I had the most consistent and well planned, daily, weekly, monthly training routine for the 3 months building up to race day. I knew I would go well. I’ve never had a bad race where I didn’t half expect to go poorly for whatever reason. And I’ve always got through without any major problems when I am well prepared. And I was the best prepared I have ever been in my life.
I have been refining/changing my weekly routine for ever, and since Challenge Roth this year I have filled the gaps to address my weakness in the back half of the marathon, and my comfort and strength on the bike. Briefly, my weekly training is this.
Monday- long run
Tuesday- rest & pilates
Wednesday – strength ride -hills on road bike. Swim. Run easy 8km
Thursday – Run intervals. Swim. Run 8km easy.
Friday – ride TT bike. Swim Run 8km easy
Saturday – Run tempo. Rest.
Sunday – Ride TT bike. Swim. Run 8km easy.
So I was in Hawaii in the best shape of my life. I was incredible confident of my running ability as I had done more km’s and better quality than ever before, but also the extra easy runs had given my legs much more resistence to fatigue, loosened my legs between sessions, and given me more adaptaton to the act of running, without tiring me out day to day. My swim was feeling easy, probably better than previous years in Hawaii, and my bike was the best it has ever been.
So the swim went well. I jumped onto Andy Potts feet but let him go after 600m and just relaxed on my own. There was a very big pack swimming very fast and they caught me on the way back in. I started the bike in 2nd or 3rd place and was followed closely by about 30 others.
Now this gets hard to write about. I got a 4minue penalty for not passing within 20 seconds. I wasn’t cheating,/drafting or anything I could help. It was a fast downhill section into a headwind and I’d been constantly overtaking people so I could stay up in the front 6 riders because as soon as I got to the front people would illegally cut in front of me within the draft zone of the bike in front of me. This was not being policed at all and really set me up for failure. Another rider who did get caught pulling into the draft zone behind another rider, and getting the cheating effect of drafting was only given a stop and go penalty. I served the penalty at bout 50km intot he bike with 4 others. I was pissed. I knew I had just lost the chance to get onto the podium.
We got back on our bikes and worked together, which really means a strong cyclist went to the front and we held on. We made up 3:30 by the Hawi turn around about 50km later, and I just started to fade and couldn’t make the last effort to get back onto the group. I’d used all I had for the bike leg and could do nothing to lift myself as other riders went past me. I was crawling back to town on my own. I only kept going because I know that how I feel on the bike does not reflect my run. It is as if there is a separate engine and new tires once I hit the run. So I ran hard, but still was in unknown territory. I was in the best run shape of my life, by far, but this was the first marathon I’d ever attempted to run really fast. There was definitely some slight apprehension at times as to if I was going to be able to keep the pace up, and how fast to run.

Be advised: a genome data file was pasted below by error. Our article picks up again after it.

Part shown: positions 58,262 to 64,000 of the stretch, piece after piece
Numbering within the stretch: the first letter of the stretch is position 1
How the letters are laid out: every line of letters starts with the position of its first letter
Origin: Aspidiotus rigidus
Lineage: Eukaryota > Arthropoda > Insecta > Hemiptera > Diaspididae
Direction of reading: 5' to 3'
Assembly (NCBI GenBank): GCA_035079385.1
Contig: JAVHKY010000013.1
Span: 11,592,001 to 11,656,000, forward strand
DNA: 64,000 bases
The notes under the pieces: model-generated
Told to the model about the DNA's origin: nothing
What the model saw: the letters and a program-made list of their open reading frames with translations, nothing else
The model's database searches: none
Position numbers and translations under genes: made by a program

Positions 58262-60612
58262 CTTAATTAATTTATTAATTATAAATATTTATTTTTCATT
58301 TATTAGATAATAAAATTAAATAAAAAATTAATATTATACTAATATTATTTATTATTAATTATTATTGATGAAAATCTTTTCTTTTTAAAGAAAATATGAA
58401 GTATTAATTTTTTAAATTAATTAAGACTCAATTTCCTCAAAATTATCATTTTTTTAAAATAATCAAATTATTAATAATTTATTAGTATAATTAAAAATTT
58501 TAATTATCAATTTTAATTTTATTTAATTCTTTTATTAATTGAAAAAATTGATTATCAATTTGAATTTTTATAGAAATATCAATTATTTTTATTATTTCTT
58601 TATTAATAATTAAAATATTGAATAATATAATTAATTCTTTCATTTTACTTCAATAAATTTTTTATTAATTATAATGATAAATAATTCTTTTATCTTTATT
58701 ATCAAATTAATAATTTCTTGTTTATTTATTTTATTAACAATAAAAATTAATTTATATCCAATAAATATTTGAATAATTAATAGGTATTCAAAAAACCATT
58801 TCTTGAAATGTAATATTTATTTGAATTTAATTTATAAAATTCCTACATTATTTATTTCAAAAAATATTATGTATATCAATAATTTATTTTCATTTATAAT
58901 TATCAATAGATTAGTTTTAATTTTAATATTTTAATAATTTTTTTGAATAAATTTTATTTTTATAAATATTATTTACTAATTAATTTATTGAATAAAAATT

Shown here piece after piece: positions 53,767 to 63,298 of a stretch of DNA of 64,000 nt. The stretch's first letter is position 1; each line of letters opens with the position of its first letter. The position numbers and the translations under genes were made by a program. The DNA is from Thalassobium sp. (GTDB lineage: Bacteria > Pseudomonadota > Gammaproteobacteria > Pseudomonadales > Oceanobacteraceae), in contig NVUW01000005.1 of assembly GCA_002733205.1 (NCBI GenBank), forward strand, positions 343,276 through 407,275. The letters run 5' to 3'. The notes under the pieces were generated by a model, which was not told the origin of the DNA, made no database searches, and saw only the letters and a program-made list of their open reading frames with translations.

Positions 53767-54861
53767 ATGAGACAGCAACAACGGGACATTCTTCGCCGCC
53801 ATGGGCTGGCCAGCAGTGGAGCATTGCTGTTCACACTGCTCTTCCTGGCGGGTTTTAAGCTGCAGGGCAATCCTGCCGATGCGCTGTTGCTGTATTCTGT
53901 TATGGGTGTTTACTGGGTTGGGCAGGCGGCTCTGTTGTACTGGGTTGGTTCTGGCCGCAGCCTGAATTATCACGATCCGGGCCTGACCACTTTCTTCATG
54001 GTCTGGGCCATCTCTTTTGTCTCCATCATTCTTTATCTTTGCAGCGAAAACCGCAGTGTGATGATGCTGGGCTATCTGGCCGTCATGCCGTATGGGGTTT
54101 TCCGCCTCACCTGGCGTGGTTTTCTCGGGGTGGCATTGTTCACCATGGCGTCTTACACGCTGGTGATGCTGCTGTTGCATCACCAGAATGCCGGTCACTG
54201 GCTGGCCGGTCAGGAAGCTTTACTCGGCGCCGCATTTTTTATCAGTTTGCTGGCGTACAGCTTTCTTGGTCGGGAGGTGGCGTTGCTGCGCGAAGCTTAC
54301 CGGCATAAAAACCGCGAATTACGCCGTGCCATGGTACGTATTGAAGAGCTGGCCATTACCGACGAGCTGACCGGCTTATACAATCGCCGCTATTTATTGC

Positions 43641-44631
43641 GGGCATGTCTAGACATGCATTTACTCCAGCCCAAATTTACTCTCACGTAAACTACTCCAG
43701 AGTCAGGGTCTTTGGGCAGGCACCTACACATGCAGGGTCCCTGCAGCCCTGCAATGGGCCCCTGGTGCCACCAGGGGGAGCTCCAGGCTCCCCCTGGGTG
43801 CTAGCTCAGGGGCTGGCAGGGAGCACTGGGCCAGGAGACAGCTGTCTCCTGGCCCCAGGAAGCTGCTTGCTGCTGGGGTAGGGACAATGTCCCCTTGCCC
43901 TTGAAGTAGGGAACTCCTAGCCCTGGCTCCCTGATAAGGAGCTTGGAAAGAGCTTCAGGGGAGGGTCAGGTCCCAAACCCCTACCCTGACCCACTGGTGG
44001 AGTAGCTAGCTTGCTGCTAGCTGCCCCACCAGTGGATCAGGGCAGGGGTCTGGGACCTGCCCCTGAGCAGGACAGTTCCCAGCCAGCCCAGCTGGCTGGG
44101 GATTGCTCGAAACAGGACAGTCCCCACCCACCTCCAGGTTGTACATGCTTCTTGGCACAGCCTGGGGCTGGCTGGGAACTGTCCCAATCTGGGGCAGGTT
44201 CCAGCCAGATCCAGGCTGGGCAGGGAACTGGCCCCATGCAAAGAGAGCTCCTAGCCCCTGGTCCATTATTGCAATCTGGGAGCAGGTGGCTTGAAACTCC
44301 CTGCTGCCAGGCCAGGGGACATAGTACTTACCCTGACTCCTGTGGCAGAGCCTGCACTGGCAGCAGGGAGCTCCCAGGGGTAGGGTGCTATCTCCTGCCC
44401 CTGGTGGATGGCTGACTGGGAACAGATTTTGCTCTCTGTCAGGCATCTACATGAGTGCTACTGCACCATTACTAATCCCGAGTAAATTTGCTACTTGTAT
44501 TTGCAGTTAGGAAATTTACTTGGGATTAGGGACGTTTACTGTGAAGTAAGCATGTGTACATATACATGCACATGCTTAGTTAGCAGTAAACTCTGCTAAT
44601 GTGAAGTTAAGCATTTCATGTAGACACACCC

I loved the run. It felt so good to unleash all those hours of training to a set pace for a set distance and just see what my body could do. I felt great until coming up the hill from the energy lab and something happened, I got hot. I slowed down. I decided I just needed to walk the aid station at the Queen K intersection, reset myself, and then hammer along the highway for home. And I did, and it worked. I walked the aid station, and another 30m, at this stage I had gone from 32nd off the bike, to 13th, and I really wanted to get top 10 after all the hard work. I went after them, and was in 11th pretty easily. But Chris Lieto was putting in a last effort to hold me off and I didn’t catch him until the hill on the highway as it climbs to meet Palani road, but I was feeling great at that stage and flew past him. I floated down Palani and before I knew it Faris Al Sultan was in my sights too. I said sorry to my Abu Dhabi team mate as I passed him, but a place is a place.
I was so pleased to have had such a great run, and finish the race well after a very tough and emotional bike ride. I shed a few tears on Jaim’s shoulder behind the finish line. That helped me let go of my frustration. I could have been really upset, annoyed, and unhappy, with my race, not getting the result I wanted, but having Jaimie there, as well as my parents and a couple of good friends, they really helped me see the best in a bad situation, and made me feel proud and focus on what I had accomplished, not what I hadn’t.
I had the 3rd fastest ever Hawaii Ironman marathon time. And I was again the youngest in the top ten by about 4 years. I learnt a lot. I built some character. And I did myself and my supporters proud.
I really appreciate all the support I get from around the world. You all give me the courage to keep trying for that World title, the perfect race, and to find the limit of my physical ability, driven by a strong mind.
Thanks so much.
p.s. I’ve written this on the plane. Other thoughts I’ve had I will write now also and publish a few days after this one.